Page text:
Review: The Heretic's Daughter, by Kathleen Kent

There are few books that keep me up at night. The Heretic’s Daughter, by first-time novelist Kathleen Kent, was one of them. With none of the insecurity sometimes displayed by new authors who are unsure how to carry a long narrative, Kent effortlessly weaves the tale of a woman, Martha Carrier, and the fate suffered by her family during the Salem Witch Trials in 17th century Massachusetts. Told from the perspective of Martha’s 10-year-old daughter, Sarah, the story is not about magic or spells, but is instead about one woman’s courageous stand against tyranny, suspicion, and superstition in a time when such beliefs were considered an integral part of everyday life.

I found that over the course of reading this book I didn’t want to finish it. Not because I lost interest, but because I had become so emotionally invested in these characters that I wanted to somehow stave off their fate, all the while telling myself that I was being ridiculous. In our modern world of happy endings and tidily concluded book and movie plots, the knowledge that my favorite character would indeed die at the end, for no reason other than ignorance and malice, was actually hard for me to confront.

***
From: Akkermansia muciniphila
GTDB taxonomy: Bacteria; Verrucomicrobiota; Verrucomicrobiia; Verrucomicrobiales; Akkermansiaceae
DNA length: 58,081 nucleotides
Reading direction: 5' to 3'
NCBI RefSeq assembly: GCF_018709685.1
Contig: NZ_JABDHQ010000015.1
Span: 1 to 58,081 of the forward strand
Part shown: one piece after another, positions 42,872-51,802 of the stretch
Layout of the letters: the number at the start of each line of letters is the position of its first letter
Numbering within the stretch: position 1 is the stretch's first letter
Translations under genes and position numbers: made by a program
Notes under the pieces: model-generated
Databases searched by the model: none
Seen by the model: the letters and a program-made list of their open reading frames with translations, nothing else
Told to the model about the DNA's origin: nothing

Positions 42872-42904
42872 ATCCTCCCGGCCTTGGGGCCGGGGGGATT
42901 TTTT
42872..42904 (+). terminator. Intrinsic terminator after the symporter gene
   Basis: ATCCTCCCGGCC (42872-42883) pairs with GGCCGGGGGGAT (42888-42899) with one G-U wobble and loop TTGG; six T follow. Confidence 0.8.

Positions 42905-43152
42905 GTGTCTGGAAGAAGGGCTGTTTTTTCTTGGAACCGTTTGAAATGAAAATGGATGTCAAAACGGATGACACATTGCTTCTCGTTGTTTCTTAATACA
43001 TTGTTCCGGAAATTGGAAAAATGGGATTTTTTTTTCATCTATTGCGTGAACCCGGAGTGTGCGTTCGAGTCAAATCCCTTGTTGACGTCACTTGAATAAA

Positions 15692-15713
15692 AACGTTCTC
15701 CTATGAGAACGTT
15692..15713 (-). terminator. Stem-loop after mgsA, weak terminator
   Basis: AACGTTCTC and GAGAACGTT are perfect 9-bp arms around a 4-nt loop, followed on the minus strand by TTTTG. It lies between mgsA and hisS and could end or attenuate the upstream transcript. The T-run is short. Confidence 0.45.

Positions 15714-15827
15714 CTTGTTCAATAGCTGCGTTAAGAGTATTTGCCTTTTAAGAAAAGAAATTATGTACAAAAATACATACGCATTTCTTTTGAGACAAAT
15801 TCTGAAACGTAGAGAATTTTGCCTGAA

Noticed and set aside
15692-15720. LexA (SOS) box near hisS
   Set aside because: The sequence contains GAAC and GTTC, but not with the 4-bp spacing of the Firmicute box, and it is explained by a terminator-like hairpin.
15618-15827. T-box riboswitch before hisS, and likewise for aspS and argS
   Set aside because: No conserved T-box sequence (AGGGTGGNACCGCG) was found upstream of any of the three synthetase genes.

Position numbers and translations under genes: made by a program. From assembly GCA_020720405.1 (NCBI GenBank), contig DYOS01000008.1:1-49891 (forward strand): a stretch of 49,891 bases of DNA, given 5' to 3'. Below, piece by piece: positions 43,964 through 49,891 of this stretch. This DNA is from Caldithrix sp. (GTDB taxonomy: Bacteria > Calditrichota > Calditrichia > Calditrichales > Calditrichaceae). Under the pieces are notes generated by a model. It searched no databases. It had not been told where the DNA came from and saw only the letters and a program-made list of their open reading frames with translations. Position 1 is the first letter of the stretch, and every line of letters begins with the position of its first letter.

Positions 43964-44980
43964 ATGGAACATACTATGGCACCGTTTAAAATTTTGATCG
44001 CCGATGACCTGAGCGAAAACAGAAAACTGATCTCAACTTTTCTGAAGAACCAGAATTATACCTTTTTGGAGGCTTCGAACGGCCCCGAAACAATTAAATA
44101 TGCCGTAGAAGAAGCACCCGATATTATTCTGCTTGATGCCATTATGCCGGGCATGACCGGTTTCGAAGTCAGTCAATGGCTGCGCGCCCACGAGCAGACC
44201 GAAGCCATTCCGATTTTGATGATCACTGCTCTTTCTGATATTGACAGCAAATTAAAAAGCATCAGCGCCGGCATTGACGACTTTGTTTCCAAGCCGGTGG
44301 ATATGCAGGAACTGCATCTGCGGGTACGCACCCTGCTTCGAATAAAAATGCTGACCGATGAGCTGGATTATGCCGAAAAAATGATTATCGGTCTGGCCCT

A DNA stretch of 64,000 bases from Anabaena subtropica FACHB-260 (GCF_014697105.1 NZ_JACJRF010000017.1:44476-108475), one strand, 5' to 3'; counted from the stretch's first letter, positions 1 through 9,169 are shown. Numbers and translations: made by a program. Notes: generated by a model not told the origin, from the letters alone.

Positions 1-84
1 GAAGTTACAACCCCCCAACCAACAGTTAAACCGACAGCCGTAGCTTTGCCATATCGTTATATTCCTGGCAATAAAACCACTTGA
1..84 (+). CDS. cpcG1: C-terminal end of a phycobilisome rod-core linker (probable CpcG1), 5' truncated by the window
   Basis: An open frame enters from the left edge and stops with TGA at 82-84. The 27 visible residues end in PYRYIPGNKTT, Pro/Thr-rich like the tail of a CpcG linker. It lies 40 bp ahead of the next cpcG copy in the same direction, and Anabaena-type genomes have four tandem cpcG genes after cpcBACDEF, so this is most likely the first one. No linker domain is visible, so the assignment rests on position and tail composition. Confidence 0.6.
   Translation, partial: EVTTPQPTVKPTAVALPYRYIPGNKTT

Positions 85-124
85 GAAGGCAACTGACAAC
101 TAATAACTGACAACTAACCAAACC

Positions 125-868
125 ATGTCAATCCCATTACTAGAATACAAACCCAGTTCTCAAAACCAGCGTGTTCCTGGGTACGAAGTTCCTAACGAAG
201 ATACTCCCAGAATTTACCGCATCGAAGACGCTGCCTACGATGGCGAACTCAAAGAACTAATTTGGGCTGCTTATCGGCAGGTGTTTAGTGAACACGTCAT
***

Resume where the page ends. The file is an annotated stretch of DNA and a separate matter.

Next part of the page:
The Heretic’s Daughter is also about family, about the importance of loyalty, and of the timeless struggle of children to understand their parents. It’s a point well-crafted by Kent, told through the story of Sarah’s evolving relationship with her mother as she grows older and comes to understand the reasons behind her stoic demeanor. Ashamed and angry of her at the beginning, Sarah comes to not only comprehend her mother’s actions, but to admire her, love her, and ultimately, carry her legacy with pride.

Kathleen Kent has written a fine novel, certainly an impressive debut. It was one of those rare times when one finds not only a good story, but good storytelling. I’ll certainly be on the lookout for her next effort.

12 July 2008


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